An airline industry challenge to a government rule that makes union organizing easier was rejected by a U.S. appeals court, leaving a voting system in place that in 2010 upended 75 years of practice.
The U.S. Court of Appeals in Washington today, upholding a lower court decision, said that the National Mediation Board acted legally in changing the rule for representation elections to require the union to win a majority of votes cast rather than a majority of those eligible to vote. Previously, abstentions were effectively counted as votes against forming a union.
The board’s approval of the rule in June 2010 was a victory for transportation labor unions after President Barack Obama took office and gave the board a 2-1 Democratic majority. The AFL-CIO, the largest U.S. labor federation, requested the change in September 2009.
“Nothing in the section clearly and unambiguously requires that a majority must participate in order to have a valid election,” Judge David Tatel wrote for the 2-1 majority.
The board, which referees relations between labor and management at railroad and airline companies under the 1926 Railway Labor Act, changed the rule last year in a 2-1 vote, with the only Republican member dissenting.
The rule change has been the main sticking point preventing Congress from enacting long-term legislation to allow the Federal Aviation Administration to operate.
The Republican-controlled House included a provision in its version of the FAA bill that would have overturned the board rule. Democrats in the Senate have objected to that measure.
Senator Jay Rockefeller, the West Virginia Democrat who chairs the Commerce Committee, has said in news conferences that the issue of the mediation board was behind the impasse last summer that led to a two-week partial shutdown of the FAA.
The Air Transport Association of America Inc.’s challenge to the rule in federal court in Washington argued that the board acted arbitrarily and ignored requirements of the 1926 Railway Labor Act. The Chamber of Commerce, along with five employees of Delta Air Lines Inc. who claimed the ruled violated their First Amendment rights, joined as plaintiffs. The lower court ruled against them without a trial.
“We continue to believe, as 75 years of labor law has consistently held, that the majority of those to be represented should have a voice in the union election process, and we will work cooperatively with the NMB to address our concerns,” the airlines Washington trade group said in an e-mailed statement.
The Communications Workers of America, which represents railroad dispatchers and flight attendants, called on Congress to pass an FAA bill in the wake of the ruling.
‘Settles This Issue’
“This ruling settles this issue once and for all: Republicans cannot continue to block the upgrades and job benefits of the FAA over a provision that has the force of law, fairness, and common sense behind it,” the union said in an e- mailed statement.
Delta declined to comment on the decision, referring questions to the Airlines for America trade group, said Delta spokeswoman Gina Laughlin.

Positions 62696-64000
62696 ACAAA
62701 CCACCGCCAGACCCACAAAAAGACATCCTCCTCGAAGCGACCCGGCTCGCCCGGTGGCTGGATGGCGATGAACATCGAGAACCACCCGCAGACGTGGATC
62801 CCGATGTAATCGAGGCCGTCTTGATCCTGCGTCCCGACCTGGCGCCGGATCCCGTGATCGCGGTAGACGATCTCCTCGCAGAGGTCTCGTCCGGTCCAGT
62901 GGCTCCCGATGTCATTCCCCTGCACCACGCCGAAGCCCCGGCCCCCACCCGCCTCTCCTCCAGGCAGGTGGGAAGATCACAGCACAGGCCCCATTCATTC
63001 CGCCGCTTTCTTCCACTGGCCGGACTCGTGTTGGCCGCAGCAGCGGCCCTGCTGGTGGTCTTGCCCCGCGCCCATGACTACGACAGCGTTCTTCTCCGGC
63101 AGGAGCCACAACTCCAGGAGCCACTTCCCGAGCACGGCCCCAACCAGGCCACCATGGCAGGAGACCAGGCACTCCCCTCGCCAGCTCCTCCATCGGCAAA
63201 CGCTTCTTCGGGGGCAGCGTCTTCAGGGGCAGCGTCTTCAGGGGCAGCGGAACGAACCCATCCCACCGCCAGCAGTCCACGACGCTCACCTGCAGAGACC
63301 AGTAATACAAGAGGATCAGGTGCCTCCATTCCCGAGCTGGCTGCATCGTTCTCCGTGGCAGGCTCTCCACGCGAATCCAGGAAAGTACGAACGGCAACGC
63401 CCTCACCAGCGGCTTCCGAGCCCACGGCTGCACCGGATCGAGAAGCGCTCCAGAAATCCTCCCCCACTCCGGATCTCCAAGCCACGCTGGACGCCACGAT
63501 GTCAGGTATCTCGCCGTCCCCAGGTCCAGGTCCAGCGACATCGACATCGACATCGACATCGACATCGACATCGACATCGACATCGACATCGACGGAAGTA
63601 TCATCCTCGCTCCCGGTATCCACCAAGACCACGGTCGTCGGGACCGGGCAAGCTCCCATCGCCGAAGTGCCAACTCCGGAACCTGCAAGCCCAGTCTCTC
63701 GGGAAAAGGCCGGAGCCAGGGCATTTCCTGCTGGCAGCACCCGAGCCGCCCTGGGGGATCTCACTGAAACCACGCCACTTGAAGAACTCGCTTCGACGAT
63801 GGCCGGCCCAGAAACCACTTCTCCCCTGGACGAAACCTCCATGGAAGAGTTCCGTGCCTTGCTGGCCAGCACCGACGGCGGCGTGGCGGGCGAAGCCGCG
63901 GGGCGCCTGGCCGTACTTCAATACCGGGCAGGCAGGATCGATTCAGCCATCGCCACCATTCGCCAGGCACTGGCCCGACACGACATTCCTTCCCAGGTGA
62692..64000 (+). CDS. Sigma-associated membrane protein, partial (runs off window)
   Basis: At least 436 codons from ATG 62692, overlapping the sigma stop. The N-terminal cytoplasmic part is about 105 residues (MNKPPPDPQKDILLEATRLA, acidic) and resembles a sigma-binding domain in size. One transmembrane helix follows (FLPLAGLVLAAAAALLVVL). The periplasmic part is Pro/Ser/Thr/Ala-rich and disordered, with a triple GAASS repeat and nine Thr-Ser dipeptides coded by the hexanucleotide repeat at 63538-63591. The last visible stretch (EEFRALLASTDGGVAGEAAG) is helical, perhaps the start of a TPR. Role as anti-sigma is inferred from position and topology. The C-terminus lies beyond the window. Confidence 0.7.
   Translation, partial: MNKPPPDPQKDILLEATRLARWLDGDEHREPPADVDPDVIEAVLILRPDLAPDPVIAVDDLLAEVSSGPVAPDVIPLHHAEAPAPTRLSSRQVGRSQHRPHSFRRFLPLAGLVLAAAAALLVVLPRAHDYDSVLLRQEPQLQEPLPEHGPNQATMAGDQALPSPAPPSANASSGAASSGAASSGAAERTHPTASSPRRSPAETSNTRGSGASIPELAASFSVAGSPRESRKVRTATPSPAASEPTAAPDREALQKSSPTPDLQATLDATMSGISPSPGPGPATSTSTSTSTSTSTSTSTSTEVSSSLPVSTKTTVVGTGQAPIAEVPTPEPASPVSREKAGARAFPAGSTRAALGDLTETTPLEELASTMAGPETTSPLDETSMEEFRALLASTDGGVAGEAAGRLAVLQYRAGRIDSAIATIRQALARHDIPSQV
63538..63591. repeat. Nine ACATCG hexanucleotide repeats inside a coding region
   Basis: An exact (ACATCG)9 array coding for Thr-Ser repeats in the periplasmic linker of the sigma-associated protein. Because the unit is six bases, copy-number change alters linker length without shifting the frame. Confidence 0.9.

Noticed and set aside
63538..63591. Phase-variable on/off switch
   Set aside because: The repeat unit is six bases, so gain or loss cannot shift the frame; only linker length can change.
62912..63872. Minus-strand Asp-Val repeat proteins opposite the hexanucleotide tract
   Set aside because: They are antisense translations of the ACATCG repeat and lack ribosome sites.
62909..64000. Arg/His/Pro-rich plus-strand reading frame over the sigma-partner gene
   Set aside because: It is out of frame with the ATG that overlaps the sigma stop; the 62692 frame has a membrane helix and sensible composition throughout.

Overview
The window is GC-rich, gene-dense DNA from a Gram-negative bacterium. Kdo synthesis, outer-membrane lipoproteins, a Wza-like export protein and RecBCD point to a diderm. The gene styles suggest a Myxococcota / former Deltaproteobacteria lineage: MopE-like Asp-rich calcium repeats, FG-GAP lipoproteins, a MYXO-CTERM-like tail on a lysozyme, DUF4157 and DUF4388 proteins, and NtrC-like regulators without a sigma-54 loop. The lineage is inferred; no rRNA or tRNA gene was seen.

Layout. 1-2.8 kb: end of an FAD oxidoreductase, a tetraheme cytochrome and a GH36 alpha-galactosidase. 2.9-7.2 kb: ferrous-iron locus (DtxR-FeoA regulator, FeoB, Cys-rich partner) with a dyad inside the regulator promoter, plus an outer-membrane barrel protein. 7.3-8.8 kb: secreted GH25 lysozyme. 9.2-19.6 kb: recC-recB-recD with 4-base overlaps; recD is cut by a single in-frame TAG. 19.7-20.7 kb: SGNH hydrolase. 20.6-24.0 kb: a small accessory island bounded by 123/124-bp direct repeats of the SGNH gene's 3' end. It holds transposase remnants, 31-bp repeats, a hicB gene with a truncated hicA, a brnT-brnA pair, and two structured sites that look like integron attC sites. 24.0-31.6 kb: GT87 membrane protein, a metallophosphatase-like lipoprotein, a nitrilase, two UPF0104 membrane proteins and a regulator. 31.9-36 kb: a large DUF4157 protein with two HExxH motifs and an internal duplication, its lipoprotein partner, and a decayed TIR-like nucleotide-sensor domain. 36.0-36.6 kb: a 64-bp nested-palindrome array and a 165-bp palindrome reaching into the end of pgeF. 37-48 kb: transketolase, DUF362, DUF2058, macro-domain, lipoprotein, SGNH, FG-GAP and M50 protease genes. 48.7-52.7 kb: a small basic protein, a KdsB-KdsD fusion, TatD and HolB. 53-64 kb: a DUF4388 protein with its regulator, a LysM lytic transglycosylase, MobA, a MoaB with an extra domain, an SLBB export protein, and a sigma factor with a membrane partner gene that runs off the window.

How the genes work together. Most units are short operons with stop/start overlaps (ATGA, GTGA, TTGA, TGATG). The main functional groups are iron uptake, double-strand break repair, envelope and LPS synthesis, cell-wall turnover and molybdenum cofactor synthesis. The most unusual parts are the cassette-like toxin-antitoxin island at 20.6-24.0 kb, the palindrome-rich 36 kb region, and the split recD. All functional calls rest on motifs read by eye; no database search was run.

While the change also affects rail-union elections, about 90 percent of employees at the major U.S. railroads are already represented by unions, according to the Association of American Railroads.
In contrast, several major air carriers either have employees that are not unionized or are in the midst of union campaigns.
The rule hasn’t resulted in any major airline union victories. An attempt by the Association of Flight Attendants last year to organize Delta Air Line Inc.’s 20,000 flight attendants fell short. The board last month rejected the union’s claims of election interference.
The change was proposed after the Obama administration named former flight-attendants’ union leader Linda Puchala to the board in May 2009, replacing a Republican and former Northwest Airlines lobbyist and giving Democrats a majority.
In bringing suit, the Air Transport Association, now called Airlines for America, which represents the carriers, had argued that the Railway Labor Act allows a union to be certified only with a majority of all eligible voters.
The board cited evidence that employees fail to vote for a variety of reasons, including travel, illness or “apathy” and used political elections as analogy to justify the new rule. In the case of politics, non-voters are assumed to acquiesce in the judgment of the majority of participating voters, the board argued.
‘Traditional of Forums’
“The board’s rule allows employees to exercise that right through the most traditional of forums -- an election,” the appeals court said. “The fact that a majority of eligible voters decides to abstain -- i.e., not exercise its right -- hardly suggests that the majority was deprived of its right.”
In her dissent, Judge Karen LeCraft Henderson said the board’s action further politicized its role by elevating its rule-making function over its role as unbiased mediator. She disagreed with the majority’s contention that without the new rule, an indifferent majority could prevent the resolution of a contest.
“The issue is who determines the representative: the majority of those who vote for a representative with majority participation or the majority of those who vote for a representative without majority participation,” Henderson wrote in a 14-page dissent.
The law declares “loud and clear” that the majority must participate in determining a union representative, she wrote.
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